re: What is a type of "overconfidence" you have observed in developers? VIEW POST

re: Giving feedback in a way that is actually helpful is a really hard human communication problem, I think. I think if advice can be framed in a way l...

I think that online I would only give feedback if it is requested or very obviously needed (like an error or incorrect information in a blog post). In addition, just check out the person's profile real quick to see if the person is brand new or somebody who has done this for years, and don't just judge on their picture! Just cuz I'm a blonde chick who has been told that I look like a teenager, I've still been writing professionally for 5 years (not saying you would of course, but I have had that happen).

Please read again the answers from the perspective of someone who is trying to understand the causes why someone would reject unsolicited feedback.

I will make a non-requested feedback here. I hope it surpass the barrier of previous emotional experiences and reach the practical side:

  • Try to focus on the message, ignore the messenger:

It might be not nice but, in practical terms, you'll get more knowledge from those that criticize your work that from those that are always agree with you.

The people that break paradigms use to question every info that you give. That's their natural behaviour. Even when they are not humble sometimes, you can benefit from them.

  • No one is the ultimate master in anything: Anybody can make mistakes or stop before a paradigm.

Many of the most important stuff that I have learn in my life came from my students. The masters use to be old people with a lot of knowledge, but the new people carry the objections that generate paradigm-breaking ideas.

No matter the level you reach, no matter how good is the result of your work... you come back some years later and think "I could made that better".

So everybody could try to correct anybody. That seems not polite, but think that many people who think the same way could be corrected, once the discussion come to an end.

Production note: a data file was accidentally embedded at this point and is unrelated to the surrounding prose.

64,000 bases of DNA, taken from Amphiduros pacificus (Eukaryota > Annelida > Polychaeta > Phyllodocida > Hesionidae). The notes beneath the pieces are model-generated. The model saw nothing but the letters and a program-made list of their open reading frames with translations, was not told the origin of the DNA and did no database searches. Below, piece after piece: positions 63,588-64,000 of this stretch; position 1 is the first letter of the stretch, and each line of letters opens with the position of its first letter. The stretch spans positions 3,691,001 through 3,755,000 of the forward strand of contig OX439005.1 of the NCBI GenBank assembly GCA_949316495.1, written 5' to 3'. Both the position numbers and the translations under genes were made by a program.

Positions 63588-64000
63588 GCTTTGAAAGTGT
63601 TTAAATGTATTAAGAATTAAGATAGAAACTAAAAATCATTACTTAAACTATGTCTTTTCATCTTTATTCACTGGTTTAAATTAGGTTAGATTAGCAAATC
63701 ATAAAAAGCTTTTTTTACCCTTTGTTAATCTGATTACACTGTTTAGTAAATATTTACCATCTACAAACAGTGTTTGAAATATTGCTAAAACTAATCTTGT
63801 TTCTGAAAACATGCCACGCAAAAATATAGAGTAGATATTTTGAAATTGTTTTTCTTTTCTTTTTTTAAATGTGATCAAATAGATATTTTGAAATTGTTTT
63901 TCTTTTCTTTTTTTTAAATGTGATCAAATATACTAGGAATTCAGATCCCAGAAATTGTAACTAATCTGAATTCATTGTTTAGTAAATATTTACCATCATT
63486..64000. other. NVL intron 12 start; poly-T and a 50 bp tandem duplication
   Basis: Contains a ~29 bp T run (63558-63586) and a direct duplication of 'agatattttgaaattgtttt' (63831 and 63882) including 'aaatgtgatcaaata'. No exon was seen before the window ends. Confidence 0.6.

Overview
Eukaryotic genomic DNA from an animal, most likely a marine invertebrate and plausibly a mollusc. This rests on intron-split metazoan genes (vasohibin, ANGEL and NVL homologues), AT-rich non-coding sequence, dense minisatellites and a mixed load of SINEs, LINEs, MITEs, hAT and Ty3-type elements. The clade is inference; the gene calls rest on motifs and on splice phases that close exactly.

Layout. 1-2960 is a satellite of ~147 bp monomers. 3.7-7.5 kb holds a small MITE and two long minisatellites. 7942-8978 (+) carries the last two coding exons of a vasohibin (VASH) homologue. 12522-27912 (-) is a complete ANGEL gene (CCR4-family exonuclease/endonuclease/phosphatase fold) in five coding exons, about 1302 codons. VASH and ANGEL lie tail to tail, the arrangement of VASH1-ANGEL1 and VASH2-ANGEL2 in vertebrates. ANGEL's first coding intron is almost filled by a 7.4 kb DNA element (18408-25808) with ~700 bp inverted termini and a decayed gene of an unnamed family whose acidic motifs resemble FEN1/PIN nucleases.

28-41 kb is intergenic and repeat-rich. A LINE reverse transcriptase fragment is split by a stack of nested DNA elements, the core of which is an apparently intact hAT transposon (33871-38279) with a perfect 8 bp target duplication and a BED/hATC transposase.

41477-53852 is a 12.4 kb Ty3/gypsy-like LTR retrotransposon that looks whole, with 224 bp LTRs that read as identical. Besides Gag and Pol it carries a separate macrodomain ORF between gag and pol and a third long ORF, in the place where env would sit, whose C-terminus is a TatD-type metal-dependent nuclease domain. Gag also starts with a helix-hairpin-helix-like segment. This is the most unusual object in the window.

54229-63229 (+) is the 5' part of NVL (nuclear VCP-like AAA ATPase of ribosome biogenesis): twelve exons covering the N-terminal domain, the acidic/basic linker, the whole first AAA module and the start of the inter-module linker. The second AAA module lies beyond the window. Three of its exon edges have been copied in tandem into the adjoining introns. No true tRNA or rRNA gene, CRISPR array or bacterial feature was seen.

The commitment should be with the other readers and how they can profit from the discussion.

  • The way matters but, whom?: It should not affect you emotionally.

The others might not be aware of this topic, or they do and they don't matter. At the end, they need to make a tremendous effort trying to decorate the message for the social conventions. And programmers trend to be more nerd than social, because they invest most of the time behind a PC.

In practical terms, there is also a lot of redundancy. Some comments complain about the "Actually", but what about the "I think"? It is not redundant ?

Why should someone say "I think" just to be polite ? All that you say is because you think that. If we would be so strict to differentiate the personal opinions, then other assertions should have a bibliographic reference (like in articles).

Here you can see an example: You both answered with I think, to correspond the super cautious answer from John Bull that uses two consecutive I thinks tanking extra care of not make any insult. Think about making this effort in every POST for 10 years...

At the end that is a matter of education, many people have invested a lot of time on this topic and they have already recorded that in hardware. For them is not an effort, and they would be rewarded for sure with better positions, opportunities, etc. But you should not let that the other comments affect yourself emotionally.

I think that the technical communication works better if everybody strips the social conventions and it is assumed by default that everybody comes with the same intention of learning from the discussion.

Sometimes even happen, than the message is very polite but the idea is not clearly stated. The key is trying to say it in the simplest form, don't put you barriers to ask and do not offend anybody.

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